Thursday, January 25, 2018

Ursula Le Guin

With Dolores, and now Ursula Le Guin, that's the loss of two of my heroes in the same month.

Over the years, I've written a number of posts about Le Guin's work, beginning with my 2008 review of The Left Hand of Darkness. While it seems that many folks are familiar with that work, they are less familiar with her short story, "The Matter of Seggrei." In many ways, I find this latter short work the more interesting.

Rather than positing a genderless world, "Seggrei" envisions a world in which men possess the traits ascribed to them by gender essentialists - that men, by their nature, are brutes who only care about sex. Except, she flips it around so that what on our world is a "reason" for men's dominance becomes a liability. Women use this "truth" about men's nature to greatly restrict men's role in the world to sports and sexual servitude, while women run society.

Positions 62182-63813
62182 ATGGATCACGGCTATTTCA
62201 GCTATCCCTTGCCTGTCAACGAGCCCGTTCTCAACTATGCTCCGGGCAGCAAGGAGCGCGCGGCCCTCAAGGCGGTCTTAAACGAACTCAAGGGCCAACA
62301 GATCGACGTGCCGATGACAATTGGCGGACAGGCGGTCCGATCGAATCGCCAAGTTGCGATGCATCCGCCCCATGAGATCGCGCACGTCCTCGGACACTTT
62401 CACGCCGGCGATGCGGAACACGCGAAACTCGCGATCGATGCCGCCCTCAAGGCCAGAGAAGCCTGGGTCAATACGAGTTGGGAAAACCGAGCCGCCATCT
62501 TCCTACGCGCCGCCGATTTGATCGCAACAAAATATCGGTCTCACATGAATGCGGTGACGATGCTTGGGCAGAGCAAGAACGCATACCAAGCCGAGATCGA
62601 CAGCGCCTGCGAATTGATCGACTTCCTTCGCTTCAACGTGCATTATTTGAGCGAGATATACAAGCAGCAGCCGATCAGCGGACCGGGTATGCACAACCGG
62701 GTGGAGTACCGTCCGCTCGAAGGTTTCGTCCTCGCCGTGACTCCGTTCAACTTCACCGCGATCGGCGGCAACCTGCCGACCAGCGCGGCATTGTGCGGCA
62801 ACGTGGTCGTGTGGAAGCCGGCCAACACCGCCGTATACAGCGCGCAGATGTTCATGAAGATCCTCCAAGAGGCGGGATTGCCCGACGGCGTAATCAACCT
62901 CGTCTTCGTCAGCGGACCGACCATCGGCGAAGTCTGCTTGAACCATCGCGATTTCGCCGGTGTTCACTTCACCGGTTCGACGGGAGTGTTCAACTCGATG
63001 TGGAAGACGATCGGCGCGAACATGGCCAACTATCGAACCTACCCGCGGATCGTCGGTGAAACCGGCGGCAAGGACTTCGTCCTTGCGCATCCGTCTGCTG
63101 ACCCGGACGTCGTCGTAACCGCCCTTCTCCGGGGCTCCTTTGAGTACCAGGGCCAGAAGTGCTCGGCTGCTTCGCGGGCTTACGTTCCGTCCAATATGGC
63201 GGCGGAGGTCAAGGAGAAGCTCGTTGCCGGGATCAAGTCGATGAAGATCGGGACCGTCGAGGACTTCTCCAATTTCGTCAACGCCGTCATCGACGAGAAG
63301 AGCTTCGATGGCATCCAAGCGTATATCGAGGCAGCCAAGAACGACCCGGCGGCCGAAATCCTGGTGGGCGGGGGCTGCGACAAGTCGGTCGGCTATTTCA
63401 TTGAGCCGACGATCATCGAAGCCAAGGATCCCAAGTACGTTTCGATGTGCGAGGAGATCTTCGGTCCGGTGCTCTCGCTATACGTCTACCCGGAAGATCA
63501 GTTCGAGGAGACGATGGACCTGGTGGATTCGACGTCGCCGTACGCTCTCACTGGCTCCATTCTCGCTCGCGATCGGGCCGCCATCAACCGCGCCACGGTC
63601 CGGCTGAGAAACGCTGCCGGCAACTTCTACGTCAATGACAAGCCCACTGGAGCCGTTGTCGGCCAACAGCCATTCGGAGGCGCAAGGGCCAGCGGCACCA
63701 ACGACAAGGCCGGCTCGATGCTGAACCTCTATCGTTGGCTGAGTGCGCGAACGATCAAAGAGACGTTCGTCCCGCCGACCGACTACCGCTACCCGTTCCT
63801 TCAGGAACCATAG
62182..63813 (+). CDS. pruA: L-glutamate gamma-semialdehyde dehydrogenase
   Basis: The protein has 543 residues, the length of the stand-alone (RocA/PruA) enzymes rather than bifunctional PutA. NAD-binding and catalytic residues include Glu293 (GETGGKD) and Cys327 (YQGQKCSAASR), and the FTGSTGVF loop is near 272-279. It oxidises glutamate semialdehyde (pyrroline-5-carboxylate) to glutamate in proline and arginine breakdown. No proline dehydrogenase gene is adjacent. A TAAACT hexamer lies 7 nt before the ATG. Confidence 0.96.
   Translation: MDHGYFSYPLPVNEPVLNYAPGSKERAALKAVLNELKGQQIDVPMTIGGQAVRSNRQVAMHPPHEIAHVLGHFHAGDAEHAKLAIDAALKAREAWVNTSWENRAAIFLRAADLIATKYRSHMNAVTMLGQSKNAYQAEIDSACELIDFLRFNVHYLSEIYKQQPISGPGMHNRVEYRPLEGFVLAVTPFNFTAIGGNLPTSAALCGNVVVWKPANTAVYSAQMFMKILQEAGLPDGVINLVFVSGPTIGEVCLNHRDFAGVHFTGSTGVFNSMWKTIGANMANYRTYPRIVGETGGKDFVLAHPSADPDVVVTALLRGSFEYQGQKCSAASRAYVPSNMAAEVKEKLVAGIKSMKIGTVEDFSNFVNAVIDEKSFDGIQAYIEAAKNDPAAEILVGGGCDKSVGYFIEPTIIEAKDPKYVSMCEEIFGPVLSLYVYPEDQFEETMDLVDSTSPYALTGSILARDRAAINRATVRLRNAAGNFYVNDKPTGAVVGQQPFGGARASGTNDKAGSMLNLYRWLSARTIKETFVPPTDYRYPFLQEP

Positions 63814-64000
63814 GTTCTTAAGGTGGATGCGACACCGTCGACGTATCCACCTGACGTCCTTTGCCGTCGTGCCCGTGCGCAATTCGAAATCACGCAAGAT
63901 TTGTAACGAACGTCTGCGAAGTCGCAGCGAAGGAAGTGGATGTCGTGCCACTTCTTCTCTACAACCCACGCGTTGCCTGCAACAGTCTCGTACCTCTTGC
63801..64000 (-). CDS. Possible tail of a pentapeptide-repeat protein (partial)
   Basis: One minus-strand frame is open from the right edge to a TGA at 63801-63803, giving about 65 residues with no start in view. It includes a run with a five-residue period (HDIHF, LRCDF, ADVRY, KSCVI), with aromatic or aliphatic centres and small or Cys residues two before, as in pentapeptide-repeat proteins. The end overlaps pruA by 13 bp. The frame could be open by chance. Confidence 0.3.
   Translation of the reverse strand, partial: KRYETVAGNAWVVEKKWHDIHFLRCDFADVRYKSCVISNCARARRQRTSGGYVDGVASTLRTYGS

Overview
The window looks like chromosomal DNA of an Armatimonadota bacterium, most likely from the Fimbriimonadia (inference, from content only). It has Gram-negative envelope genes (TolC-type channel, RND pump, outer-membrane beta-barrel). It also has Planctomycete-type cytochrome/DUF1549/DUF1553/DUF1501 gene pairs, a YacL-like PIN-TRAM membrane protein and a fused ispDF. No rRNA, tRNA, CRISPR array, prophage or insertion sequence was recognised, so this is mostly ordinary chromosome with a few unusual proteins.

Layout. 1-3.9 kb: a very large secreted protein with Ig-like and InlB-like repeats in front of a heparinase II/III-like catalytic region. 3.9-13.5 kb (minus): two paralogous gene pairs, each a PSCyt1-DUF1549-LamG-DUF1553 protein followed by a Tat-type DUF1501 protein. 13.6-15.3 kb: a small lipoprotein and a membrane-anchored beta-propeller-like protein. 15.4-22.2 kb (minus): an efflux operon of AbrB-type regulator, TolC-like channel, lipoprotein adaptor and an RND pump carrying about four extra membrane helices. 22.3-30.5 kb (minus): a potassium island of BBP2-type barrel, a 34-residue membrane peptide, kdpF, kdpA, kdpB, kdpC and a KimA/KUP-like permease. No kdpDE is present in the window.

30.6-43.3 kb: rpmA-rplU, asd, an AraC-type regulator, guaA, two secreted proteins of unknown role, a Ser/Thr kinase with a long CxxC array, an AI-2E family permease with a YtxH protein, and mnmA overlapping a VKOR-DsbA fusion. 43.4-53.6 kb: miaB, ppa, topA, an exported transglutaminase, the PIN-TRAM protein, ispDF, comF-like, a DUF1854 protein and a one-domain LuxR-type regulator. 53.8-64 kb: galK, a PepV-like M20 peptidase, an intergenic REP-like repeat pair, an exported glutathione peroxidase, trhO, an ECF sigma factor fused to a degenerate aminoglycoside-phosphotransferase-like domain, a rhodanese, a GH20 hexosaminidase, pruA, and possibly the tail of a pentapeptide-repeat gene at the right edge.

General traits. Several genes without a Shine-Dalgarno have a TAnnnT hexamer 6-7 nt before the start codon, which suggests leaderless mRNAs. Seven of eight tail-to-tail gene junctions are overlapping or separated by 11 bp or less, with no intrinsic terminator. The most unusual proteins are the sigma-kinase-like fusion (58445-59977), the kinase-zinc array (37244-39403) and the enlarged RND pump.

Le Guin had a gift for both world-building and social commentary that seem to have been derived from her observations about some of the dominant narratives in our culture. Through reversals and slight changes from our world, her works inspire us to interrogate some of the"truths" we take as self-evident, particularly about gender, which is why her work has long resonated with me.

In her final collection of essays, Words Are My Matter, she wrote, prophetically:

"Hard times are coming, when we'll be wanting the voices of writers who can see alternatives to how we live now, can see through our fear-stricken society and its obsessive technologies to other ways of being, and even imagine real grounds for hope. We'll need writers who can remember freedom - poets, visionaries - realists of a larger reality."
In our current state of sociopathic, lie-idolizing, bot-saturated, cynical, abusive, too-cool-to-care discourse that dominates on social media, I relate hard to the path Le Guin suggests is our way out of this hellscape.

It's on us now.

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